The LCLJ Curriculum is designed around helping students to answer the question, “How is Judaism relevant to me in the 21st Century?” This is not only a question that they will answer as they graduate from the LCLJ, but they will visit and revisit it each year of their education. We will weave together ancient texts and ideas with modern understandings and student experiences to help students and families understands what it means to live and act as a Jew in the world today.
Our students will engage with Judaism through Project Based Learning, a teaching method in which students gain knowledge and skills by working for an extended period of time to investigate and respond to an engaging and complex question, problem, or challenge. In the context of Central, it means that our student will work on projects related to a particular topic over 8-10 weeks in the LCLJ. At the end of the project, families and community members will be invited to engage with the final product.
We are incredibly excited to pioneer this approach at Central. All of the educators have been trained by the Buck Institute for Education, the leading innovators in this approach. We believe that Project Based Learning will allow our students to examine a topic in-depth, while forming a cohesive community with their classmates, finding relevance in Judaism and finding ways large and small to transform their community, Central and the world.
Here is what it means in practical terms:
We invite you to be our partners in Project Based Learning. If you would like to learn more about it, here are some resources we recommend:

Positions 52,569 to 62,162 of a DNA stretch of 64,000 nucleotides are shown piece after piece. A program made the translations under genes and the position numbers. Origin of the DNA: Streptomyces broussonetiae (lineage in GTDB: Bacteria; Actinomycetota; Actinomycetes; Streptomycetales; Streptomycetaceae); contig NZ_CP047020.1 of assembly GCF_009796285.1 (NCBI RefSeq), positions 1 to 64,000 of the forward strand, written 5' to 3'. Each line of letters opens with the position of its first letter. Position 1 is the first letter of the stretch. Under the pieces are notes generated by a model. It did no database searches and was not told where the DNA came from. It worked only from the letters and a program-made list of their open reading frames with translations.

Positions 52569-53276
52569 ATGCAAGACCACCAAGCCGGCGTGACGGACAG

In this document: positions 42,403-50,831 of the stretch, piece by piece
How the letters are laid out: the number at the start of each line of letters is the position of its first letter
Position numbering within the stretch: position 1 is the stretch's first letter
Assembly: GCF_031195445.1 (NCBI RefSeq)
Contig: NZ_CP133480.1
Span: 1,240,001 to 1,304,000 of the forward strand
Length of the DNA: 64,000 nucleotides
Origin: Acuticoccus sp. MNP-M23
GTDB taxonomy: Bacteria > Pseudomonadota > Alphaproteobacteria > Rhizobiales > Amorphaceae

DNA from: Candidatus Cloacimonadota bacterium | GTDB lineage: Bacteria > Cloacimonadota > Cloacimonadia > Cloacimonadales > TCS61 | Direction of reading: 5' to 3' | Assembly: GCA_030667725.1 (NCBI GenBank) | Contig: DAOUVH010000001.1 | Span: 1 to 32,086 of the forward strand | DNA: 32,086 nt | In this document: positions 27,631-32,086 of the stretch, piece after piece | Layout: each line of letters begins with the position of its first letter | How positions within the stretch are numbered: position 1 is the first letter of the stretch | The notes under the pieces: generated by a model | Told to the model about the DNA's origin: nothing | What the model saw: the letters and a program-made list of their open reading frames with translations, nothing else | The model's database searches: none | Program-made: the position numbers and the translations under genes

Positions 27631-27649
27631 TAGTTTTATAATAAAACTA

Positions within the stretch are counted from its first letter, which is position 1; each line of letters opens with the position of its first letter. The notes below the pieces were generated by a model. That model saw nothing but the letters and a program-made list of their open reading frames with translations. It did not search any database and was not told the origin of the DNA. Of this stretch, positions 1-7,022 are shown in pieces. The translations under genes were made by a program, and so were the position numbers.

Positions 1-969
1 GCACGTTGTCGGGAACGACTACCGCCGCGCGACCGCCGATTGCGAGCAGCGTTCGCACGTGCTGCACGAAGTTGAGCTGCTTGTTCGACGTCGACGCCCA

If you would like to discuss Project Based Learning or any aspect of our curriculum, please reach out to Rabbi Rosenthal.
It is our goal that every child who attends LCLJ regularly will be able to decode Hebrew (putting together words and sounds fluidly). Our Hebrew curriculum is based around the siddur, meaning that students will be able to decode and chant the prayers and understand the general meaning of the prayer and were it came from. They will also study holiday-specific prayers such as the Hanukkah blessings and the Four Questions. Students will put their learning into action through weekly Tefillah (prayer) and by attending Shabbat Yeladim and Shabbat Mishpacha, our Shabbat programming for kids and families.
Our Hebrew program begins in Kindergarten, with students participating in Hebrew Through Movement, which helps them get used to hearing Hebrew words and associating words with body movements. Beginning in 2nd grade, students learn their letters and the basics of decoding, and in 3rd grade and beyond apply those skills to the siddur. Beginning in 3rd grade, students are divided into small Hebrew groups based on level, including a group for students who have never had Hebrew instruction before. Research shows that the more children are exposed to a language, the easier it is for them to learn, so we encourage you to enroll your students in the LCLJ at an early age to increase their familiarity and fluency with Hebrew.
Director of Youth and Family Education